Key words

medical education end-of-life care palliative care 


Unable to display preview. Download preview PDF.

Unable to display preview. Download preview PDF.


  1. 1.
    Field MJ, Cassel CK. Approaching death: Improving Care at the End of Life. Washington, DC: National Academy Press; 1997.Google Scholar
  2. 2.
    The SUPPORT Principal Investigators. A controlled trial to improve care for seriously ill hospitalized patients. JAMA. 1989;274:1591–8.Google Scholar
  3. 3.
    Billings JA, Block SD. Palliative care in undergraduate medical education: status report and future directions. JAMA. 1997;278:733–8.PubMedCrossRefGoogle Scholar
  4. 4.
    Emanuel LL, von Gunten CF, Ferris FD. Gaps in end-of-life care. Arch Fam Med. 2000;9:1176–80.PubMedCrossRefGoogle Scholar
  5. 5.
    Buss MK, Marx ES, Sulmasy DP. The preparedness of students to discuss end-of-life issues with patients. Acad Med. 1998;73:418–22.PubMedCrossRefGoogle Scholar
  6. 6.
    Block SD, Billings JA. Nurturing humanism through teaching palliative care. Acad Med. 1998;73:763–5.PubMedCrossRefGoogle Scholar
  7. 7.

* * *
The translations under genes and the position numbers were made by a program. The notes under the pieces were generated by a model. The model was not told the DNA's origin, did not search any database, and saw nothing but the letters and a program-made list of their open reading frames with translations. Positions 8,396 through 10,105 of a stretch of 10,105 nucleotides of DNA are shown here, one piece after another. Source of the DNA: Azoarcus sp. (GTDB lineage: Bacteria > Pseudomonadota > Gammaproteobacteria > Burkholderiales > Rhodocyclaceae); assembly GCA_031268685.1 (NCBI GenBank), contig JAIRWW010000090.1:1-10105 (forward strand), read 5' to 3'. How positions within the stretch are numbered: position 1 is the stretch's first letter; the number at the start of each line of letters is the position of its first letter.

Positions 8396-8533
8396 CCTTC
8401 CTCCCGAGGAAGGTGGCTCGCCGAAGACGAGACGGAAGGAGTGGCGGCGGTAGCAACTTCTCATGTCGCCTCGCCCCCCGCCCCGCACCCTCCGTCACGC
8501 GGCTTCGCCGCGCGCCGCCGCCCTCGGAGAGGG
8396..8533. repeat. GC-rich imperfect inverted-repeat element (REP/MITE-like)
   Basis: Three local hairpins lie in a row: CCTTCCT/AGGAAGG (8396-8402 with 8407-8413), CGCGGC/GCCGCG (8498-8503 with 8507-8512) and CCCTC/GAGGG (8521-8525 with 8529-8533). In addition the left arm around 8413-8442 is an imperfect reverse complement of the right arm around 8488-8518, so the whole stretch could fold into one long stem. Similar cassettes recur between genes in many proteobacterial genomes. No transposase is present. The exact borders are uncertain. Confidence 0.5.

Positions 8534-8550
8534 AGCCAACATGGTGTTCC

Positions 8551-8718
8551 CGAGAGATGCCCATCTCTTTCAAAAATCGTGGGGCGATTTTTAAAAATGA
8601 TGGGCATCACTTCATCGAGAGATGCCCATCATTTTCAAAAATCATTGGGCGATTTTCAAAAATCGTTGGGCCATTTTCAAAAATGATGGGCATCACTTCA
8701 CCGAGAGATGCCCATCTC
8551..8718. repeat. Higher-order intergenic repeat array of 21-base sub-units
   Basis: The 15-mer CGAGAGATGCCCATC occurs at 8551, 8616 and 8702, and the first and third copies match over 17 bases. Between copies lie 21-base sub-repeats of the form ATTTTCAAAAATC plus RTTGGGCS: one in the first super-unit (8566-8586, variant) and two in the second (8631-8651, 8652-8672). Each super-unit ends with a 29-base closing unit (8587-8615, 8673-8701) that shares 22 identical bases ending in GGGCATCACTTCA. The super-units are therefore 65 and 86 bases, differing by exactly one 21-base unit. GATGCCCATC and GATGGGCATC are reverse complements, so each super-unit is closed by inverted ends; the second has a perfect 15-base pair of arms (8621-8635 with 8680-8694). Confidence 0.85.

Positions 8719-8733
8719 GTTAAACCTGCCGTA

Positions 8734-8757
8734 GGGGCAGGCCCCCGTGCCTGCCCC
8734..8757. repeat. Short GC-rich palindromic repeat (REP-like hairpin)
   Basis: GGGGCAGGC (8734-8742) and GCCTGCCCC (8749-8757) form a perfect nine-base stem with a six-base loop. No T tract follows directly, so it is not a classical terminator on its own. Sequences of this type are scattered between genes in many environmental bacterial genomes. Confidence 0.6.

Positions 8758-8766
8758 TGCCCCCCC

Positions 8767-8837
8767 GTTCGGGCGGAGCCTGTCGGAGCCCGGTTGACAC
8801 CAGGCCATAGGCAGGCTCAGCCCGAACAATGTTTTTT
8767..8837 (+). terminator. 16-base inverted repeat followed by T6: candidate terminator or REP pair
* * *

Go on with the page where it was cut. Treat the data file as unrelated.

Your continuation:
Solomon MZ, O’Connell L, Jennings B, et al. Decisions near the end of life: professional views on life-sustaining treatments. Am J Public Health. 1993;83:14–23.PubMedGoogle Scholar
  8. 8.
    Teno JM, Hakim RB, Knaus WA, et al. Preferences for cardiopulmonary resuscitation: physician-patient agreement and hospital resource use. The SUPPORT Investigators. J Gen Intern Med. 1995;10:179–86.PubMedCrossRefGoogle Scholar
  9. 9.
    Saunders CM. The Management of Terminal Illness. New York, NY: Hospital Medicine Publications; 1967.Google Scholar
  10. 10.
    Block SD. Perspectives on care at the close of life. Psychological considerations, growth, and transcendence at the end of life: the art of the possible. JAMA. 2001;285:2898–905.PubMedCrossRefGoogle Scholar
  11. 11.
    Block SD. Medical education in end-of-life care: the status of reform. J Palliat Med. 2002;5:243–8.PubMedCrossRefGoogle Scholar
  12. 12.